Saturday, April 6, 2013

Review: Resonance

Resonance by A.J. Scudiere

My rating: 4 of 5 stars

Please note: I read this book in August 2011 after winning a copy via LibraryThing in exchange for an honest review. I'm just adding some formatting.

Truth Behind the Tale: According to geological records, the Earth’s magnetic pole switches about every 60 million years. The last such swap was about 65 million years ago – about the same time as the last massive dinosaur die-out. The Earth is 5 million years overdue …

My Synopsis: The story revolves around a group of scientists and doctors – Jordan and Jillian are physicians with the CDCP who work under Dr. Landerly; David is a geologist; and Becky is a biologist. Each of them start noticing things around the same time – Jordan and Jillian notice that people are slipping into comas after being hit by what appears to be some sort of stomach flu and not waking up; David finds evidence of a magnetic reversal being responsible for the die-out of the dinosaurs 65 million years ago, and further evidence hinting that the same thing has happened about every 60 million years; and Becky finds a small area in the Tennessee backwoods with a large number of mutated frogs. There doesn’t seem to be any connection, until the four coincidentally meet up and pool their resources – what they discover is terrifying. The world is due for another magnetic reversal, and it appears to be starting.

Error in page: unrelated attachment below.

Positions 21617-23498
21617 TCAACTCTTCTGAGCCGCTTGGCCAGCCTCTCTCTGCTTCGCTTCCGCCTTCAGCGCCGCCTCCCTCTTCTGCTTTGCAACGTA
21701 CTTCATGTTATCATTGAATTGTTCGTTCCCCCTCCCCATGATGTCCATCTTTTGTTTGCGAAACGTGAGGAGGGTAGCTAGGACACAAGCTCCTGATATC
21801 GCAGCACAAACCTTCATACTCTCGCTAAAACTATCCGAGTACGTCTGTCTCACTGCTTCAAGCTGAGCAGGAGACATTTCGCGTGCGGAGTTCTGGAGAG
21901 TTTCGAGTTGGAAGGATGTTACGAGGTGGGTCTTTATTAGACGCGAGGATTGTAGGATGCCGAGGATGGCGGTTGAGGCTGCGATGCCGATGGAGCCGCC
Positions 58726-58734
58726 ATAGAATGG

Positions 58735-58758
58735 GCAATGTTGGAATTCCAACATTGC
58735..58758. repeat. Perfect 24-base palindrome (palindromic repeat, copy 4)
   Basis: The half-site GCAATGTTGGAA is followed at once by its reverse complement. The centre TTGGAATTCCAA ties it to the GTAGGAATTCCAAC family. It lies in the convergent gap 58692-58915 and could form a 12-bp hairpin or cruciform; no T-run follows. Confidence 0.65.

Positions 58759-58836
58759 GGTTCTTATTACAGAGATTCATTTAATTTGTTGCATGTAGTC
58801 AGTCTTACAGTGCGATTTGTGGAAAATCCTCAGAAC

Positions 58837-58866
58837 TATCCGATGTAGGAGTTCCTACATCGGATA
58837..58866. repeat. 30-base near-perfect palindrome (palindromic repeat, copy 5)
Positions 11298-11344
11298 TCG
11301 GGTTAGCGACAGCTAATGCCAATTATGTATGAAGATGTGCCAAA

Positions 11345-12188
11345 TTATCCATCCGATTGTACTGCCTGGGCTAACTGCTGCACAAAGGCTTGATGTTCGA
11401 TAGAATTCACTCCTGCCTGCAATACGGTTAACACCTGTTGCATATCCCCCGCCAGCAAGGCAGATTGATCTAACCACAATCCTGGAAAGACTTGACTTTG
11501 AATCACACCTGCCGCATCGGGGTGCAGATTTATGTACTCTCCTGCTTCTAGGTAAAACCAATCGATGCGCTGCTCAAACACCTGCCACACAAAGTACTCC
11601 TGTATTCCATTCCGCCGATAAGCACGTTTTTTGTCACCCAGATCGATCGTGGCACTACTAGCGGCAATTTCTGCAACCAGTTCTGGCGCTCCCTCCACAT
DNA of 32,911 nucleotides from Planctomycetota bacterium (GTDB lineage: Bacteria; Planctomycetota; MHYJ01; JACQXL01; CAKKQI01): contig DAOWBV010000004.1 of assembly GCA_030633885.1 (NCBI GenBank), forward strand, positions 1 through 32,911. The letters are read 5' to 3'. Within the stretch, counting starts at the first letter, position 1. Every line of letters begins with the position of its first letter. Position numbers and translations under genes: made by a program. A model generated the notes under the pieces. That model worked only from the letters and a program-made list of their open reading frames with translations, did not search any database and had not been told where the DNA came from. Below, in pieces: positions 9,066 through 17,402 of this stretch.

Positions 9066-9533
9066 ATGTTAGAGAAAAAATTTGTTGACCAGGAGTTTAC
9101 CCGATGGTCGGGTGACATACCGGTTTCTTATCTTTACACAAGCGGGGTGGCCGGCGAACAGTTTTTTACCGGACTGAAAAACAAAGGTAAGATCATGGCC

My Thoughts: Some reviewers have mentioned that they found the beginning slow and the ending abrupt. I found the beginning to be fascinating as each group makes their discoveries and tries to figure out what is happening. The middle I found incredibly confusing – there is some really weird stuff going on and nobody seems to understand what is happening. But it is all explained, so don’t let the weirdness scare you off – the idea Scudiere comes up with is both fascinating and really scary, but at the same time incredibly nifty! The ending was a bit abrupt – there is no real discussion about the overall effects of the magnetic reversal upon technology, for instance. It seems to me that the magnetic upheaval would have wreaked havoc upon computer systems and networks, as well as the guidance systems and so forth, but this isn’t mentioned and once the actual snap occurs, everything is business as usual. Nonetheless, I found it a very enjoyable read and would recommend this to anyone who enjoys a good bio-medical sci-fi thriller. Check it out!

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